Simulations and training – II

Experiences lead to the imprint of patterns on the mind that act as templates for your actions. When you walk into a room and people greet you, how they greet you and how you respond are based on patterns that you’ve both stored; a pilot landing a fighter on the deck of a carrier has a set of patterns too, just far more complex.

You get to choose which patterns you imprint.

And if you have children, then (for a while at least) you get to choose what patterns they imprint.

Imagine that you’re telling a story to a child. Easy, and fun. Now take it to the next level. Put them in the story itself. It’s as simple as asking them “What would you do [at this particular point the the story]?” Conditional. Then when they’re comfortable with that, you put them in the story directly: “What do you do [at this particular point in the story]?” Now they are playing a game, in a story.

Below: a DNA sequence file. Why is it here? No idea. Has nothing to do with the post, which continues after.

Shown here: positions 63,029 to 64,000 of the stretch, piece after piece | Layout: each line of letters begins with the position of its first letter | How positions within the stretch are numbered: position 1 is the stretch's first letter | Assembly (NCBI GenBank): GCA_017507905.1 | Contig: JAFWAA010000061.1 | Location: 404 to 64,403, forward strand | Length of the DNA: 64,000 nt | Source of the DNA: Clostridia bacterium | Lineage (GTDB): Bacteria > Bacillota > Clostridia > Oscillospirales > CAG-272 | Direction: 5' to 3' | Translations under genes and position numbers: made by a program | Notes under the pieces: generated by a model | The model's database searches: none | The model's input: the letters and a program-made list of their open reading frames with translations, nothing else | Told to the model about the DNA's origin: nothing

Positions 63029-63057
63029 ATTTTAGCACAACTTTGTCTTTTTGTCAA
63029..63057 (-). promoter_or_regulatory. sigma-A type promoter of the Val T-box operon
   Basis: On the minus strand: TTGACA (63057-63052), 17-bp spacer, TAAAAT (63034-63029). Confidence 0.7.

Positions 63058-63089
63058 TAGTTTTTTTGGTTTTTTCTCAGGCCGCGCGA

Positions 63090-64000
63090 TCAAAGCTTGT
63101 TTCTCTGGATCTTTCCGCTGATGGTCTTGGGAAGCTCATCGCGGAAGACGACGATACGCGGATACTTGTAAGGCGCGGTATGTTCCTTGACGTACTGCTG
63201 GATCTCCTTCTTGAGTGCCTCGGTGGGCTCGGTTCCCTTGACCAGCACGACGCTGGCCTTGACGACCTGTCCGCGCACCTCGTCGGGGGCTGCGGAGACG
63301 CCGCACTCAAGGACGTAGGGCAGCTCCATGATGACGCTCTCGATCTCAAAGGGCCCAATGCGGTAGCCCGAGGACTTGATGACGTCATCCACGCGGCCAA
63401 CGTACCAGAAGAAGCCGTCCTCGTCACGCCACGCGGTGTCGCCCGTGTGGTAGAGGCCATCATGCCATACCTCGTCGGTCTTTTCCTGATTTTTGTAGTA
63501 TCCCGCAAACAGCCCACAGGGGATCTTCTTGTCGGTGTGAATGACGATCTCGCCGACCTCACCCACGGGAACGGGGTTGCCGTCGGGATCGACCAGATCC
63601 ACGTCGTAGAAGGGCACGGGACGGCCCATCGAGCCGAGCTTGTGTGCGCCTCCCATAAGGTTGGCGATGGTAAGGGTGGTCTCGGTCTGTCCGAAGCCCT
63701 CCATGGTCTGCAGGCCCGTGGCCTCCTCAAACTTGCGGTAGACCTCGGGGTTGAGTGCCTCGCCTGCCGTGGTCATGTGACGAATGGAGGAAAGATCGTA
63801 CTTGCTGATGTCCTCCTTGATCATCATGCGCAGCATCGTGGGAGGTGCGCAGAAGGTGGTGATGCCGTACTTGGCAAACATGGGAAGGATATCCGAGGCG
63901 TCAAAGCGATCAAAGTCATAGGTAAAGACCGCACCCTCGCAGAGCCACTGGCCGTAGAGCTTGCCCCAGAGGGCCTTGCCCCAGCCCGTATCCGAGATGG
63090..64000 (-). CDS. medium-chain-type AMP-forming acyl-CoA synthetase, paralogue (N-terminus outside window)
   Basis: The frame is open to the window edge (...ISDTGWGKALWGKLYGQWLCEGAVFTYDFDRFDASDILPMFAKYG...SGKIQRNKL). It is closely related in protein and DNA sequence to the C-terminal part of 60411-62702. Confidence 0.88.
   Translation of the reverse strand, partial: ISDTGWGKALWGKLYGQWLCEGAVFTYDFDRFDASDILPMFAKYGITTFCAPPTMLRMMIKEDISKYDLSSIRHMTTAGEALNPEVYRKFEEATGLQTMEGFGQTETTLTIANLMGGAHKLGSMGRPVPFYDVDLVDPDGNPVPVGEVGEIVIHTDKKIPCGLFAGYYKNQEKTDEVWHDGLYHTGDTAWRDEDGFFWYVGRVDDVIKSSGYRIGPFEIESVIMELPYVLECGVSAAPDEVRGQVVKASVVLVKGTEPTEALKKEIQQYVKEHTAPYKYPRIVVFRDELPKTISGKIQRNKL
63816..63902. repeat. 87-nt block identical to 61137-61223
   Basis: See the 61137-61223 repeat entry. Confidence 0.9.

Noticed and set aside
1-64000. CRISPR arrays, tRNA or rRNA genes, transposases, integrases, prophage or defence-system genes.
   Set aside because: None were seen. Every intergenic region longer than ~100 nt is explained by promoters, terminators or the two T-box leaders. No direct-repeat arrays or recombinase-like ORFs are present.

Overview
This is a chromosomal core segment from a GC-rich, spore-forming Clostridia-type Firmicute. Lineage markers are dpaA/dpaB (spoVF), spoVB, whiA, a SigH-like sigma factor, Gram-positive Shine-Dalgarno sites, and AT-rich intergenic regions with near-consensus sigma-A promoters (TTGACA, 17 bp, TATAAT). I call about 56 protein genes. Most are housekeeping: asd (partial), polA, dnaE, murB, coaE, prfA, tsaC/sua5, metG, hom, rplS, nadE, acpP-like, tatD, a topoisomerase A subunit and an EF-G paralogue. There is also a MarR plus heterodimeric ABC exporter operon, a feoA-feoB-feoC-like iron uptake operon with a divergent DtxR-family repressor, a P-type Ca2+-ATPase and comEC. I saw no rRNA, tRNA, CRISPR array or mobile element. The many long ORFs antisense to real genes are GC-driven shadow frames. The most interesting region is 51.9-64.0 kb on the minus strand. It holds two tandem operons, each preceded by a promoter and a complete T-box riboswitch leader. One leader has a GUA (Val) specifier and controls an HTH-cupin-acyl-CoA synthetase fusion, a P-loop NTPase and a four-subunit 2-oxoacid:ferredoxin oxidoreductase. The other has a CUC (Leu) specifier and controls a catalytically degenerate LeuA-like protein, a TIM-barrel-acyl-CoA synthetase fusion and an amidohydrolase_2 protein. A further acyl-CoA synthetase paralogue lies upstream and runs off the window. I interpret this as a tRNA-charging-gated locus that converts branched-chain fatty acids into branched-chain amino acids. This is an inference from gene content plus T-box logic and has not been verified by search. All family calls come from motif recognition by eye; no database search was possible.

But it’s more than a game. That’s because it can be about anything, and serve any purpose, teaching any lesson you want. The story can go any direction, and loop back across the elements you want to cover. Meanwhile, it is imprinting because they are making the same choices they would make if they were really there. Not only do they remember what happened in the story/game, they remember why it happened, and why they acted as they, because they actually made the decisions, just as they would have in real life.